The Yigal Allon Center and its boat
The Yigal Allon Center is adjacent to Kibbutz Ginosar by the Sea of Galilee. This museum was formed by friends of Yigal Allon (1918-1980) to perpetuate his ideals. He was a founding member of Kibbutz Ginnosar, a commander in the Palmach, an influential Knesset member, and a government minister. On the ground floor is an exhibit of an ancient wooden boat retrieved from the Sea of Galilee. It has been dated from about 100 BCE to 100 CE, which includes the time of Jesus of Nazareth. It was exposed in 1986 by a fall in the water level of the lake and had been preserved by the clay around it. A short movie describes how the boat was lifted from the lake. Another room describes the military and political life of Yigal Allon. Other exhibits include a mosaic floor from an excavated synagogue from the late Roman period.
Directions: Enter “Yigal Allon Center” into Waze and click on “Yigal Allon Center, Ginosar.”
Admission: The museum is open from 8.00 am to 5.00 pm Sunday to Thursday and Saturday, and 8.00 am to 4.00 pm Friday and holiday eves. Their phone number is 04 622 7700. This is their website.
Public transport: Enter into Moovit "Ginosar". There is a moderately frequent bus service between Tiberias and Moshav Livanim that stops 600 meters/7-minute from the center. There are also many other lines that stop at the intersection to Ginosar, and which are a 1.0 Km, 13-minute walk to the center.
When did the boat displayed at the Yigal Allon Center capsize?
The reasons for the excitement among many Christians about the boat displayed in this museum is that 100 BCE to 100 CE includes the time of Jesus of Nazareth. Following the murder of John the Baptist by Herod Antipas, Jesus took over John’s ministry in the Galilee. His’ base was in Capernaum and his preaching would have been in the towns on the northern shore of the Sea of Galilee. Many of those to whom Jesus preached would have been fisherman. Peter, John and James were three of his disciples who gave up their livelihoods as fisherman to join him, and this is the type of boat they would have used. Jesus may also have preached to people on the shore from a boat like this.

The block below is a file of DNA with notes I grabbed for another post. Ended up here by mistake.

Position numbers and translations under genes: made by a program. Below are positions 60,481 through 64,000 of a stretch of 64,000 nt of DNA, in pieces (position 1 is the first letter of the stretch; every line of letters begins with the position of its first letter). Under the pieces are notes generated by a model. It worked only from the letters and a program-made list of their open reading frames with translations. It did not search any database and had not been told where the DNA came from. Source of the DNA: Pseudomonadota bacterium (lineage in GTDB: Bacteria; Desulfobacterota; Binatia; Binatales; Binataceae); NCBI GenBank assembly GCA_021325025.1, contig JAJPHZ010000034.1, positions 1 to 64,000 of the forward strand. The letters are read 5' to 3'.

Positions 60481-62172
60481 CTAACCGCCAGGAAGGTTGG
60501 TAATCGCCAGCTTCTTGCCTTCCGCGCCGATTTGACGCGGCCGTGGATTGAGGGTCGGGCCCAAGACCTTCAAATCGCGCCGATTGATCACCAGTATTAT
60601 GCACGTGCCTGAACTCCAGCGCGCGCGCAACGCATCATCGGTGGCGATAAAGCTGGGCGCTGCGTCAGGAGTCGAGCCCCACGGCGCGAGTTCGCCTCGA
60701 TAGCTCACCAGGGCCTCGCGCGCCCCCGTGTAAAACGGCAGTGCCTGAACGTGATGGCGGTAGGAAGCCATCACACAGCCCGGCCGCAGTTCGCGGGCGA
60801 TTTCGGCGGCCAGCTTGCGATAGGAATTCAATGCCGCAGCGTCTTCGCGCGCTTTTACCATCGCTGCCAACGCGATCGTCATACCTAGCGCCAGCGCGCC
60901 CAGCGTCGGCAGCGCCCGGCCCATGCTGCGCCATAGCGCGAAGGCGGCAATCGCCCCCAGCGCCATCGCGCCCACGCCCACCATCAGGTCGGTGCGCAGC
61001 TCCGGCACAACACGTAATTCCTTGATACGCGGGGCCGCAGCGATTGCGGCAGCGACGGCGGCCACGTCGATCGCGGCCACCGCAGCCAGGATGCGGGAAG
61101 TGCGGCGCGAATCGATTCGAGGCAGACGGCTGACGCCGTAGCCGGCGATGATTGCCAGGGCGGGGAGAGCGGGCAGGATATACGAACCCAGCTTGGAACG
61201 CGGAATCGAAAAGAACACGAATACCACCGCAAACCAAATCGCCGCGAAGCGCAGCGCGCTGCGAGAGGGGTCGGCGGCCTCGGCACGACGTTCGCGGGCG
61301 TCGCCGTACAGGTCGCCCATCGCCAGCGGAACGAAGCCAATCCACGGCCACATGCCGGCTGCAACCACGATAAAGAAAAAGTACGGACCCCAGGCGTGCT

This boat was found a bit south of Ginosar, by the former town of Magdala. Magdala was a fishing village on the Sea of Galilee located close to Tiberius and now opposite Arbel National Park. Jesus taught here and healed an afflicted woman Mary Magdalene, who would follow him. In the process, she made her hometown famous. There is an archeological park at the site of the town, which includes the ruins of an ancient synagogue.
Experts admit, however, that there is no particular reason why a fisherman’s boat should have capsized, and given the location of the wreck close to the town of Magdala, it is quite likely that this boat was sunk during the Battle of Migdal that took place during the Great Revolt of the Jews against the Romans between 66-70 CE. The first place in the Galilee to be attacked by the Romans was Yodfat, and Magda was next in line.
Many armed Galileans joined in the defense of Magdala, although as at Gamla the inhabitants of the city were reluctant participants. The lopsided battle is described by the historian Josephus. The Jews were soon routed by the Romans. Magdala was protected by a wall, but was unprotected from the lakeside and many Jews attempted to escape by fishing boat. Vespasian had anticipated this, and the boats of the townspeople were no match for those of the Romans and a massacre resulted. Some 6,500 people died in the battle. Shipwrecks and bloated corpses littered the shoreline.
Hence, it is very likely that this boat did not capsize at the time of Jesus, since the Great Revolt was about 40 years after his death. But it would have been the type of boat used by his disciples and all other fisherman during this period.
Replica of the Magdala Stone displayed at the center (see webpage on Magdala for details)